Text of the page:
MATHEMATICAL VARIABLES RELATED TO COMPUTATIONAL ESTIMATION
Statement of the Problem. In this exploratory study, computational estimation performance in four dimensions and its relationship to several mathematical variables were studied. Research questions focused on differences in students' performance of computational estimation related to attributes of the items and identification of mathemtical skills related to computational estimation. Methodology. An Estimation Test was developed to measure four types of computational estimation: open-ended, reasonable vs. unreasonable, reference number, and order of magnitude. The test was balanced in four dimensions: type, form, number, and operation. The items were presented on an overhead projector and individually timed. A Related Factors Test was developed to measure achievement in selecting operations, making comparisons, knowing number facts, operating with tens, operating with multiples of ten, knowing place value, rounding, and judging relative size. The Problem Solving Test of the Iowa Problem Solving Project measured getting to know the problem, solving the problem, and looking back. Other variables were general mathematics achievement and sex. Subjects were 309 eighth grade students in seven southeastern Michigan school districts. Analysis of variance and multiple regression were used to study the relationships among the variables. Conclusions. Students performed differently on three types of estimation. The order of difficulty from easiest to hardest was: order of magnitude, reference number, and open-ended. Decimal number items were harder than whole number items. Division was the hardest operation, multiplication the next most difficult, and subtraction and addition were equally least difficult. Boys did better than girls on total computational estimation and order of magnitude estimation. There were no statistically significant differences between the sexes in performance of open-ended or reference number estimation. In a stepwise multiple regression, total estimation was explained by operating with tens, making comparisons, and getting to know the problem. Open-ended estimation was explained by judging relative size and operating with multiples of ten. Order of magnitude estimation was explained by operating with tens, making comparisons, looking back, and sex.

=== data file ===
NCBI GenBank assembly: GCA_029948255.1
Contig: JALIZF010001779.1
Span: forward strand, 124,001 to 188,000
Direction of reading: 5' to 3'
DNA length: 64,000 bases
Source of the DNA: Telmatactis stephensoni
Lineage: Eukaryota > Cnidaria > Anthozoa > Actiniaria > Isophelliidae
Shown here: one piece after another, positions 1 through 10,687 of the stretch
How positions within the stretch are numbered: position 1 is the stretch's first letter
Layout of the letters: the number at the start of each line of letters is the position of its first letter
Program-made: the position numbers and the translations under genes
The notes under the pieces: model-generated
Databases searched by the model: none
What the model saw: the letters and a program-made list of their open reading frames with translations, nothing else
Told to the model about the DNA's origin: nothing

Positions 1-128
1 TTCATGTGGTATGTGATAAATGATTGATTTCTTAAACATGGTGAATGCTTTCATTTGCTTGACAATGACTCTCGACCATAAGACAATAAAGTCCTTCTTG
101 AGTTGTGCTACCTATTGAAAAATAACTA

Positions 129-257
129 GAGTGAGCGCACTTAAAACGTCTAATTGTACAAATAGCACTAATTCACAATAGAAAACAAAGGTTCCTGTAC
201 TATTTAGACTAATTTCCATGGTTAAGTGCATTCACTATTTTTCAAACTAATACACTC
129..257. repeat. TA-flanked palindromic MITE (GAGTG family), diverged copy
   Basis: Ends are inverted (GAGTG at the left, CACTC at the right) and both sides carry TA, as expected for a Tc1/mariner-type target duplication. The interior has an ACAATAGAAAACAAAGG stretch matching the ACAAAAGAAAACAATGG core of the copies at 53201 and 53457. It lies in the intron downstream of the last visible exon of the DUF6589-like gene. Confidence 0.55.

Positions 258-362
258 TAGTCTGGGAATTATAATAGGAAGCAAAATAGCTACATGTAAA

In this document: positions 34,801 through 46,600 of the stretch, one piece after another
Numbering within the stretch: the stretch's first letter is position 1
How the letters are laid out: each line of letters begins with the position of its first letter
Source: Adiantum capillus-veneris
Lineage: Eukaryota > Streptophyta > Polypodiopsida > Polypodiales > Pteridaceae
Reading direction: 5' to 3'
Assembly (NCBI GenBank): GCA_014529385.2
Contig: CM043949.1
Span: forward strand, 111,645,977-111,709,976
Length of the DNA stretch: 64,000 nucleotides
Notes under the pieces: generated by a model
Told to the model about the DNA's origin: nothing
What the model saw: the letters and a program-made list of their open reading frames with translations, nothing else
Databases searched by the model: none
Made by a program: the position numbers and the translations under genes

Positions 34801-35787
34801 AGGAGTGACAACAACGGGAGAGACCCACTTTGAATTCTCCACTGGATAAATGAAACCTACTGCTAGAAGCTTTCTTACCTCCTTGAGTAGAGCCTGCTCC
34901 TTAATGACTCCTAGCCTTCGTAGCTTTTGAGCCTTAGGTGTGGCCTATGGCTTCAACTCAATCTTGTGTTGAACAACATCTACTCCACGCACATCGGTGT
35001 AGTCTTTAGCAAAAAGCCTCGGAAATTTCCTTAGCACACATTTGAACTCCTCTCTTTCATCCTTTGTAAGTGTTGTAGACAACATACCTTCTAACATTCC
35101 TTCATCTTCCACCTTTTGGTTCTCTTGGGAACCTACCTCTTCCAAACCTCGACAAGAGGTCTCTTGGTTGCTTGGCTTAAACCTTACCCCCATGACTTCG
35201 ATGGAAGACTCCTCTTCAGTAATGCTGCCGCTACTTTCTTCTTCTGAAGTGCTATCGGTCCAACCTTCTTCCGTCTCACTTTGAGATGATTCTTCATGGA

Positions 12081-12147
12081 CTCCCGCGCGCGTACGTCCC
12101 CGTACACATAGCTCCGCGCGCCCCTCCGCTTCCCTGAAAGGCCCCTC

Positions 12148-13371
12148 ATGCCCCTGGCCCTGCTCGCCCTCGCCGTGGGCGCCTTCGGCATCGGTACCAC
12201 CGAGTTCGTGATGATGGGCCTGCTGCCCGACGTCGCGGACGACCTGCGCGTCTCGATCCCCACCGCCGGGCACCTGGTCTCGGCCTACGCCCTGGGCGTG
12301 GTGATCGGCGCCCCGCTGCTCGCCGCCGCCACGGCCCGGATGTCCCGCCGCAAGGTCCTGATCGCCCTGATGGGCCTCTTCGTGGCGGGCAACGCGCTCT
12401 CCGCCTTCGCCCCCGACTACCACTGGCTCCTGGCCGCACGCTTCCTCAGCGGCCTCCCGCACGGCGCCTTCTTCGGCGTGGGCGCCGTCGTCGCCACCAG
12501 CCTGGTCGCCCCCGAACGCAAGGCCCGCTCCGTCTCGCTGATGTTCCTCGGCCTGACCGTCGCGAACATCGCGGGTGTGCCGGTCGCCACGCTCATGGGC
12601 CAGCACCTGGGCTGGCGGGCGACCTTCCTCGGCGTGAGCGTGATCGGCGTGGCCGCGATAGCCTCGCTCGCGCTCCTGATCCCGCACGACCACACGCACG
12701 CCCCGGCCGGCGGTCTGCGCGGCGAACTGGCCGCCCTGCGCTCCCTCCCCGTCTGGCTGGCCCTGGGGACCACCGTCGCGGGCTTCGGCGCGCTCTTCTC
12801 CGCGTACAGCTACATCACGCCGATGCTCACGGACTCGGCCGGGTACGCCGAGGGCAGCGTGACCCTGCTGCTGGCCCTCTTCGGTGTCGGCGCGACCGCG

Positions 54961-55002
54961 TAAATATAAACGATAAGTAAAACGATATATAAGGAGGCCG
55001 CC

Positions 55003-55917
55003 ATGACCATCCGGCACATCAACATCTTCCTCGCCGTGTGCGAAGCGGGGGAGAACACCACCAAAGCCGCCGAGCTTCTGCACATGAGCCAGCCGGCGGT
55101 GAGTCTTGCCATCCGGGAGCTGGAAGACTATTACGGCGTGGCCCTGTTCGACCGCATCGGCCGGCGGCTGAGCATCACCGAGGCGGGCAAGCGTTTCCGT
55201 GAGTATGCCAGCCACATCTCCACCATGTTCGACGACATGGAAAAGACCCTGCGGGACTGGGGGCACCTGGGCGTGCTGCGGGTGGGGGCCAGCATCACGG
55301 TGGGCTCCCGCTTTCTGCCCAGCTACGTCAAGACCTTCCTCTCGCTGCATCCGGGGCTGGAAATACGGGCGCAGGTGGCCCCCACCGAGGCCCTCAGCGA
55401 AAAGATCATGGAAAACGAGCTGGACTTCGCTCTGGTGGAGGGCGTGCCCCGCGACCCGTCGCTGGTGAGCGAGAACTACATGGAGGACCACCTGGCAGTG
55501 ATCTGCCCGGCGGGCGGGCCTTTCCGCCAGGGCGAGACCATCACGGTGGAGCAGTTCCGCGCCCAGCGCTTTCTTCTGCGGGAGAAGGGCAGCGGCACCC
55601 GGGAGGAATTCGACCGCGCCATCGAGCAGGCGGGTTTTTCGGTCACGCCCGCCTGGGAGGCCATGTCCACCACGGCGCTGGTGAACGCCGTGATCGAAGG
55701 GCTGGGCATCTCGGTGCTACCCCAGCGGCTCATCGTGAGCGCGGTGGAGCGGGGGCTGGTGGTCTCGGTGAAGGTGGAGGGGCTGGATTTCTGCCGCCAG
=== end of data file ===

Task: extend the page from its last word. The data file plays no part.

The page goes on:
|Year of publication:||
|Authors:||RUBENSTEIN, RHETA NORMA POLLOCK|
Wayne State University
|Type of publication:||Other|
ETD Collection for Wayne State University
Persistent link: https://www.econbiz.de/10009431681
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